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Article by DailyStocks_admin    (01-15-10 12:25 AM)

Silicon Storage Technology Inc. CEO CAPITAL MANAGEMENT DIALECTIC bought 236670 shares on 7-01-2010 at $2.58

BUSINESS OVERVIEW

Forward Looking Statements

This Annual Report on Form 10-K contains forward-looking statements within the meaning of Section 27A of the Securities Act of 1933, as amended, and Section 21E of the Securities Exchange Act of 1934, as amended, which are subject to the “safe harbor” created by those sections. Forward-looking statements are based on our management’s beliefs and assumptions and on information currently available to our management. In some cases, you can identify forward-looking statements by terms such as “may,” “will,” “should,” “could,” “goal,” “would,” “expect,” “plan,” “anticipate,” “believe,” “estimate,” “project,” “predict,” “potential” and similar expressions intended to identify forward-looking statements. These statements involve known and unknown risks, uncertainties and other factors, which may cause our actual results, performance, time frames or achievements to be materially different from any future results, performance, time frames or achievements expressed or implied by the forward-looking statements. We discuss many of these risks, uncertainties and other factors in this Annual Report on Form 10-K in greater detail in Part I, Section 1A “Risk Factors.” Given these risks, uncertainties and other factors, you should not place undue reliance on these forward-looking statements. Also, these forward-looking statements represent our estimates and assumptions only as of the date of this filing. You should read this Annual Report on Form 10-K completely and with the understanding that our actual future results may be materially different from what we expect. We hereby qualify our forward-looking statements by these cautionary statements. Except as required by law, we assume no obligation to update these forward-looking statements publicly, or to update the reasons actual results could differ materially from those anticipated in these forward-looking statements, even if new information becomes available in the future.

Overview

Silicon Storage Technology, Inc. (SST, us or we) is a leading supplier of NOR flash memory semiconductor devices for the digital consumer, networking, wireless communications and Internet computing markets. We also produce and sell other semiconductor products including NAND flash controllers and NAND Controller-based modules; smart card integrated circuits, or ICs, and modules; flash microcontrollers; and radio frequency ICs and modules.

NOR flash memory is a form of nonvolatile memory that allows electronic systems to retain information when the system is turned off. NOR flash memory is used in hundreds of millions of consumer electronics and computing products annually.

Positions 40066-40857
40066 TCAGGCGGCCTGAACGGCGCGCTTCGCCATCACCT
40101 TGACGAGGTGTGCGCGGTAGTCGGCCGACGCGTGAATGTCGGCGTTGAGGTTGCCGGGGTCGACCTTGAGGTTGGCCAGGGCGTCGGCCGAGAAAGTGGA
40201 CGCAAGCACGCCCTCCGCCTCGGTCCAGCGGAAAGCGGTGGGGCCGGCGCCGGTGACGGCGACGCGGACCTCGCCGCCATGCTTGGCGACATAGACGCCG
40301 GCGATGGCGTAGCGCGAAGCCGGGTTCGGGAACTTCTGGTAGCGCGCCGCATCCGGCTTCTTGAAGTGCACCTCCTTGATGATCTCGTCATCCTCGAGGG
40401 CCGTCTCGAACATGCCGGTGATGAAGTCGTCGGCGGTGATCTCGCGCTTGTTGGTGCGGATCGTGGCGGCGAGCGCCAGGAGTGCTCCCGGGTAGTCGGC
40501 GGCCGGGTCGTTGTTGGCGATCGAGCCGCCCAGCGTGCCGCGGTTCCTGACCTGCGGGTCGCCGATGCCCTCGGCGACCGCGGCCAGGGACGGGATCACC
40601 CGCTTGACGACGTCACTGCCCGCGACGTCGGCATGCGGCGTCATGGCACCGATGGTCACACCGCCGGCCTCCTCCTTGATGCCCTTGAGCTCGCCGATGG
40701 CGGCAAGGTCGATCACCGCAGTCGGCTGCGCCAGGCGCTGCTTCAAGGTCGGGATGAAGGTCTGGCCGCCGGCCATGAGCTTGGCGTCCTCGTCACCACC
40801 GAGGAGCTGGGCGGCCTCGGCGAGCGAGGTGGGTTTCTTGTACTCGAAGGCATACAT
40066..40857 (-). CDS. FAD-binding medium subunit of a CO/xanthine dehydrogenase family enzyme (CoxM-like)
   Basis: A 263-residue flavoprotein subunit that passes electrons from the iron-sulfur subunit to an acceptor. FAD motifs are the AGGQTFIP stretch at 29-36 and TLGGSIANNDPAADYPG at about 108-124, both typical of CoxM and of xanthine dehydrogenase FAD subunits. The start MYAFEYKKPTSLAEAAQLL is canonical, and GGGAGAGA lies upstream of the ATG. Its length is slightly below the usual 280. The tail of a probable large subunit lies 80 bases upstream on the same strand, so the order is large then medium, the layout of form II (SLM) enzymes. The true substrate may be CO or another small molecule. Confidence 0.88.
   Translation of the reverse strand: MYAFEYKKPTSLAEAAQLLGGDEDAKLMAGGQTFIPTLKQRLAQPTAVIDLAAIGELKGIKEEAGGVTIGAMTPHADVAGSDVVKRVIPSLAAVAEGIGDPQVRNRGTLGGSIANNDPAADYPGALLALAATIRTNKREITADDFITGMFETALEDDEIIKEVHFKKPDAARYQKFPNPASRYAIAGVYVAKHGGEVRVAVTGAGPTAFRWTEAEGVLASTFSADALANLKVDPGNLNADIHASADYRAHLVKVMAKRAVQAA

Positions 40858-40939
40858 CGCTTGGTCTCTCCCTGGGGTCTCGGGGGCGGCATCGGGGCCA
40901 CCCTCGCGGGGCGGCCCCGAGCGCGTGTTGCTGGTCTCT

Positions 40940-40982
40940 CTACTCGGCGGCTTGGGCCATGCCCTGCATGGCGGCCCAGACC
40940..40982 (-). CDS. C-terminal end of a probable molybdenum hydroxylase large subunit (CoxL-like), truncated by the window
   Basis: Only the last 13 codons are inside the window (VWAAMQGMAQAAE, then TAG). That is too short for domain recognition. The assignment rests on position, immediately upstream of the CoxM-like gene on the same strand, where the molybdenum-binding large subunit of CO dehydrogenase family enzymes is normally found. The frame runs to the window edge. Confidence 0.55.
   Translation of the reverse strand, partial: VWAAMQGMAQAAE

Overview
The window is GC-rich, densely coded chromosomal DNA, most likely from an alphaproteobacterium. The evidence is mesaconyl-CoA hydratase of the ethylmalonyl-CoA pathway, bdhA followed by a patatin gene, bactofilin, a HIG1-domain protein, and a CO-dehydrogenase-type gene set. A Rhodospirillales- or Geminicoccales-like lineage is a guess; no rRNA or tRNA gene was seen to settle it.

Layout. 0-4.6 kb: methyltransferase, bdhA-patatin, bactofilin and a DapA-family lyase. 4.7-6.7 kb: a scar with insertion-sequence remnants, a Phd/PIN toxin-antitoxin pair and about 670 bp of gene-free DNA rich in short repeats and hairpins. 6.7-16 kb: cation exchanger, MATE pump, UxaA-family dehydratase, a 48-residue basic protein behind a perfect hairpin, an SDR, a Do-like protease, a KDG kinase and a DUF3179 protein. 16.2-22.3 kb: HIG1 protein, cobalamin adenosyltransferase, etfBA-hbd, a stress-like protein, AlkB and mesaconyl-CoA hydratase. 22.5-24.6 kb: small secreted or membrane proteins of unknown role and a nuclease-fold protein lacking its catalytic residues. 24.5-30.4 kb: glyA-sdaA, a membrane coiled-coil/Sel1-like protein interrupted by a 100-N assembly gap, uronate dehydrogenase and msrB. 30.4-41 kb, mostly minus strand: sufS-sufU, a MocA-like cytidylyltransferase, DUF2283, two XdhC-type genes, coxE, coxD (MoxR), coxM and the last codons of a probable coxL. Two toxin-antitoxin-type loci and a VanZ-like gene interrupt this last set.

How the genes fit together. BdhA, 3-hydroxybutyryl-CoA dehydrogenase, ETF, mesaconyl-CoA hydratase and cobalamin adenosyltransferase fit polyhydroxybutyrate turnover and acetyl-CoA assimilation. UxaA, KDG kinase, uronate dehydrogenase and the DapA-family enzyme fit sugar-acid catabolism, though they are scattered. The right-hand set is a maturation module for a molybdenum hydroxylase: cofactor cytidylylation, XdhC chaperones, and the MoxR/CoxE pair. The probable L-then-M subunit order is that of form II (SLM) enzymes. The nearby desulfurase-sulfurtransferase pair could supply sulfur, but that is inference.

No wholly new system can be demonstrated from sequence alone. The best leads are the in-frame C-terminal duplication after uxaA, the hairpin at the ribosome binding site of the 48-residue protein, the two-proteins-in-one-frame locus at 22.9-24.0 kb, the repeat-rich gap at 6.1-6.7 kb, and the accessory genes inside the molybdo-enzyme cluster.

We produce and sell many products based on our SuperFlash design and manufacturing process technology. Our products are incorporated into products sold by many well-known companies including Apple, Asustek, BenQ, Cisco, Dell, First International Computer, or FIC, Gigabyte, Haier, Huawei, Infineon, Intel, IBM, Inventec, Legend Lenovo, LG Electronics, Freescale Semiconductor, NEC, Nintendo, Panasonic, Philips, Quanta, Samsung, Sanyo, Seagate, Sony, Sony Ericsson, Toshiba, Texas Instruments, VTech and ZTE.

We license our SuperFlash technology for applications in semiconductor devices that integrate flash memory with other functions on a monolithic chip to leading semiconductor companies including X-Fab, Analog Devices, IBM, Freescale Semiconductor, Inc., National Semiconductor Corporation, NEC Corporation, Samsung Electronics Co. Ltd., Sanyo Electric Co., Ltd., or Sanyo, Seiko Epson Corporation, Shanghai Grace Semiconductor Manufacturing Corporation, or Grace, Shanghai Hua Hong NEC Electronics Co., Ltd., or HHNEC, Taiwan Semiconductor Manufacturing Co., Ltd., or TSMC, Toshiba Corporation, Vanguard International Semiconductor Corporation, Powerchip Semiconductor Corporation and Winbond Electronics Corporation.

We have installed our semiconductor manufacturing processes at several leading wafer foundries and semiconductor manufacturers including Advanced Wireless Semiconductor, Grace, Samsung Electronics Co., Ltd., Seiko Epson Corporation, HHNEC and TSMC. These companies produce semiconductor wafers for us that contain our intellectual property and technology. These wafers are electrically tested and then subdivided into many small rectangular chips, or die. We work with leading semiconductor assembly and test companies to finish our products by encapsulating them in a package and testing them. We are working with Grace, Powerchip Semiconductor Corporation and TSMC, among others, to develop new technology for manufacturing our products.

The semiconductor industry has historically been cyclical, characterized by periodic changes in business conditions caused by product supply and demand imbalance. When the industry experiences downturns, they often occur in connection with, or in anticipation of, maturing product cycles and declines in general economic conditions. These downturns are characterized by weak product demand, excessive inventory and accelerated decline of selling prices. The average selling price of our products remained relatively stable in 2006, 2007 and the first half of 2008. However, in the fourth quarter of 2008, in conjunction with the rapid slowdown in the global economy, we experienced a significant weakening in demand for our products. During this downturn, further deterioration of demand and decline in average selling prices is likely, and we cannot predict the extent or duration of the downturn. Our business could be further harmed by industry-wide prolonged downturns in the future.